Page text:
Bottled Water

In China, it’s not recommended to drink the tap water. It’s a bit of an inconvenience, but you get used to it. I still always enjoy going to the USA and simply turning the tap water on for a quick drink! At home, we have a water dispenser that has hot or room temperature taps, which does make it convenient for a quick cup of tea :-). Since the company Jim works for makes Brita water pitchers, we keep a Brita in the refrigerator for cold water. Where we live now, we pay for 10 large bottles at a time, and call the office when we need one delivered. We started with two bottles, so when we empty one, we get it replaced with a full one, therefore never being without one. In our housing complex, the security guards deliver the water on motorbikes. Where we lived before, the housing didn’t handle the water, but a nearby store did. As long as food is going to be cooked, you can wash it in tap water, but if you are going to eat fruit or veggies raw, it’s best to wash them in boiled or bottled water. The Chinese like to drink hot water and I’ve often wondered if that developed because they needed to boil their water for it to be safe to drink? When you go to restaurants in China, you are served hot water, not ice water.

Laundry Porch

Well, I know laundry isn’t very exciting, but….it is one of those chores that never ends no matter where you live! I do it a little different here than in the USA because I have a tiny little washer and no “real” dryer. This is my laundry porch off my kitchen, with my washing machine and clothes hanging racks, and the dryer I talked about back on January 11th. I haven’t used the dryer for a while now though, although I’ve been tempted because it’s been so rainy that clothes take 3 or 4 days to dry, even though it’s been around 75-80 degrees, it’s very humid! The time we've been in China, I've gotten used to hanging the clothes to dry. When Jim is here, I do laundry every 2 or 3 days because I can only hang a certain amount at once.


The skill of using chopsticks is definitely necessary when living in China! In big cities, western restaurants, and many Chinese restaurants, will or are able to provide you with a fork, but if you are outside of a big city, you may have no choice but to use Kuaizi 筷子 or chopsticks. In the supermarket, you have an abundant selection of chopsticks made from all kinds of materials (bamboo, wood, metal, plastic, etc) but, you may only have one or two fork options (if you’re lucky!). You can see in the picture that there are even “training” chopsticks for small children :-) You can also buy travel chopsticks that break down into two pieces and you screw them together to use. Many Chinese fast food or take out restaurants will provide you with disposable wooden chopsticks joined together at the end. I recently learned that you don’t just pull them apart, you are supposed to snap the end piece off first and it becomes your chopstick rest! However, I tried this once and it wouldn’t work? Has anyone else done this? The most important etiquette to remember while using chopsticks in China is to never place them upright in your bowl as this looks like incense sticks burning for the deceased! If there isn’t a chopsticks rest, you should lay your chopsticks across your bowl or plate. You also don’t play with them or point them at anyone.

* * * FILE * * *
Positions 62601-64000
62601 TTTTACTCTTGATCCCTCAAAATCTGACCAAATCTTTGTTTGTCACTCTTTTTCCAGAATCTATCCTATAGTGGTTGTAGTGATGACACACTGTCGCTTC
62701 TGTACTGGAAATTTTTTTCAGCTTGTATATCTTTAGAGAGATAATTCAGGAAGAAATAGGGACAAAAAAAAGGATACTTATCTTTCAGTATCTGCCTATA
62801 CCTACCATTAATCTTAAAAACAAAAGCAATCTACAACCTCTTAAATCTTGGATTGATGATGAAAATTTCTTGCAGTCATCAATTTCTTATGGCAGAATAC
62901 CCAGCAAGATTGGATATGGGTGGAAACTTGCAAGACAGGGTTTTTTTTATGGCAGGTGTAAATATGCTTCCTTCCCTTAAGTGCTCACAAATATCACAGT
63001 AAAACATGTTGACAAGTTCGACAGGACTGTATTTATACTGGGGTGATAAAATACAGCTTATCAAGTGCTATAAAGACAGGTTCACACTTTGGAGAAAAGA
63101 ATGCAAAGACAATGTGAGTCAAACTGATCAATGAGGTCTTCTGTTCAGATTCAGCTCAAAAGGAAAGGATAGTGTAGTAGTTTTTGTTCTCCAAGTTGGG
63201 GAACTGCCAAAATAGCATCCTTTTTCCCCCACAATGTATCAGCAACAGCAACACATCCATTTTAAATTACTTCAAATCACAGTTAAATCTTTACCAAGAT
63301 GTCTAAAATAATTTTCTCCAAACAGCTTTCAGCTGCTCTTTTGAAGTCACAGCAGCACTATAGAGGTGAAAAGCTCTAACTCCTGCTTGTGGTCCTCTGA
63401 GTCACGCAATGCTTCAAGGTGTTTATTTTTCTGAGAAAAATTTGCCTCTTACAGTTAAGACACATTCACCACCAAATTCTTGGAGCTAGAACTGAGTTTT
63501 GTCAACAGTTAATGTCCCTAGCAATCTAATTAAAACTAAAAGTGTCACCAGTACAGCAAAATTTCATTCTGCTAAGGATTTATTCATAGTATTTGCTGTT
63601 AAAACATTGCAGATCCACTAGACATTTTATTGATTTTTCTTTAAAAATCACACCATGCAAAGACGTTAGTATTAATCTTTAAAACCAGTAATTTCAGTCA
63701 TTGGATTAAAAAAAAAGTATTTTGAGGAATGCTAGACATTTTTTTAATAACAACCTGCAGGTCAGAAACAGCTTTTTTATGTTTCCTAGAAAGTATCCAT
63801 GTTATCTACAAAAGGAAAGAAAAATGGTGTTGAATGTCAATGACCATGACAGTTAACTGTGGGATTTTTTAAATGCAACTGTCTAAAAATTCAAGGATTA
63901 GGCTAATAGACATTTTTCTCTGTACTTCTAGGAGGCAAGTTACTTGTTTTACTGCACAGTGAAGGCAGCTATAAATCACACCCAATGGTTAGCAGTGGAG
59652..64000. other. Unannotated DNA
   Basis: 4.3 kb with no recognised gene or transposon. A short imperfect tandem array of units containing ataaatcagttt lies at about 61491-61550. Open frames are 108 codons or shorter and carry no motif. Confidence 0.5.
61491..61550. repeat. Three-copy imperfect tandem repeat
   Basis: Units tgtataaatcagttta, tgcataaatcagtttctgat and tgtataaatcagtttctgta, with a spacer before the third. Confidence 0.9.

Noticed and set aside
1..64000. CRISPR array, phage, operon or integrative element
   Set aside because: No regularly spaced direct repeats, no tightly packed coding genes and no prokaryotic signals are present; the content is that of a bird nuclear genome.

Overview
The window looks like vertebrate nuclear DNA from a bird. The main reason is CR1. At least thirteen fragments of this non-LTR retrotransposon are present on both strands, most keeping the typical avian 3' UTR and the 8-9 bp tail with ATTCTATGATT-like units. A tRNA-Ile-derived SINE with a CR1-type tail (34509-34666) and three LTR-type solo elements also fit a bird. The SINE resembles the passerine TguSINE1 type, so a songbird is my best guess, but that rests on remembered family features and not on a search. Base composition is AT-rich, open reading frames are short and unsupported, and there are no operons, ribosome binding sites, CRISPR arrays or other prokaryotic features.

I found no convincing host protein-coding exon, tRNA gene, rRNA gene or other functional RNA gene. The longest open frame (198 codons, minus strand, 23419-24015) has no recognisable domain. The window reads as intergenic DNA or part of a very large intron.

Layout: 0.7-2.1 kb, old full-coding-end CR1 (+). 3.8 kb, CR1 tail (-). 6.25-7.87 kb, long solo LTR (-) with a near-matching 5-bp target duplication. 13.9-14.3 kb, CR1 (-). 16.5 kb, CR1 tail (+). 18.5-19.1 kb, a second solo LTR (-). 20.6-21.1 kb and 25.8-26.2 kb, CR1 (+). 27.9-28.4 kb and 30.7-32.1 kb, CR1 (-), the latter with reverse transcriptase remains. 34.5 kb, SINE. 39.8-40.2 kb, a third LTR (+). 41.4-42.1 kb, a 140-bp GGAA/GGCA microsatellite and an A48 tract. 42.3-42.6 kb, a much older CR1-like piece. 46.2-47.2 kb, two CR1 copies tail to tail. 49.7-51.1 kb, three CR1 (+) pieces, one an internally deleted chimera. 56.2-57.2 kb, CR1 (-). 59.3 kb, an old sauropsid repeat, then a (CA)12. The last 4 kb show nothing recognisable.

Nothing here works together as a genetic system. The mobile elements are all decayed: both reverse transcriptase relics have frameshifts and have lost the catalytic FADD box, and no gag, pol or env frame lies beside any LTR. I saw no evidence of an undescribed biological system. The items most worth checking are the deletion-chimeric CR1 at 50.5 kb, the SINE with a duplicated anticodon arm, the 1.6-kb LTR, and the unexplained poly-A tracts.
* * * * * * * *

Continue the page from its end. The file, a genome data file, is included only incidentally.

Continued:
Life in China: A Picture A Day, March 23, 2016

I bought Jim a new cup to take to work for his Luohanguo tea. This is a special type of earthenware known as Yixing pottery and is made from zisha 紫砂, literally “purple clay,“ found along the banks of Lake Tai in Jiangsu Province. It is named after Yixing, the city near where it has been mined since about the year 1000! The “clay” is actually made from a type of rock which is very high in mineral content. It is ground and mixed with water to form the purple clay. But…it isn’t always purple, it can be a range of colors from reddish purple, brown, buff yellow or green. Yixing pottery is especially popular for teapots. The teaware is not glazed, which results in it being very absorbent. Because of this, it is recommended that it only be used for one type of tea because it will absorb that flavor, and it should only be washed with water. Because of the high iron content, it also keeps the tea hot for longer than other types of teaware. The clay is rather rare and although this cup cost 130rmb/$20usd, and is advertised as “authentic,” it is most likely mixed with some other clay.

Electric Hot Water Bottles

Life in China: A Picture a Day 2016, January 24 - We are currently having extremely cold temperatures for our area. We have heat in our apartment, so we’re not bad, although apartments with thick concrete walls do get really cold! However, many people in south China have no heat at all and I KNOW they are freezing right now! Our normal low in winter is about 10°C/50°F, and today we had snow, sleet and hail, so you know it was MUCH colder! I think my most valuable possession on cold days, other than my teacup, is my electric hot water bottle, especially the one with the hand warmer pocket. In China, you can even get them with cute animal designs :-) I LOVE mine and even take it to bed with me on cold nights. If you decide to try one, be sure to purchase from a reputable shop, as there are some safety concerns.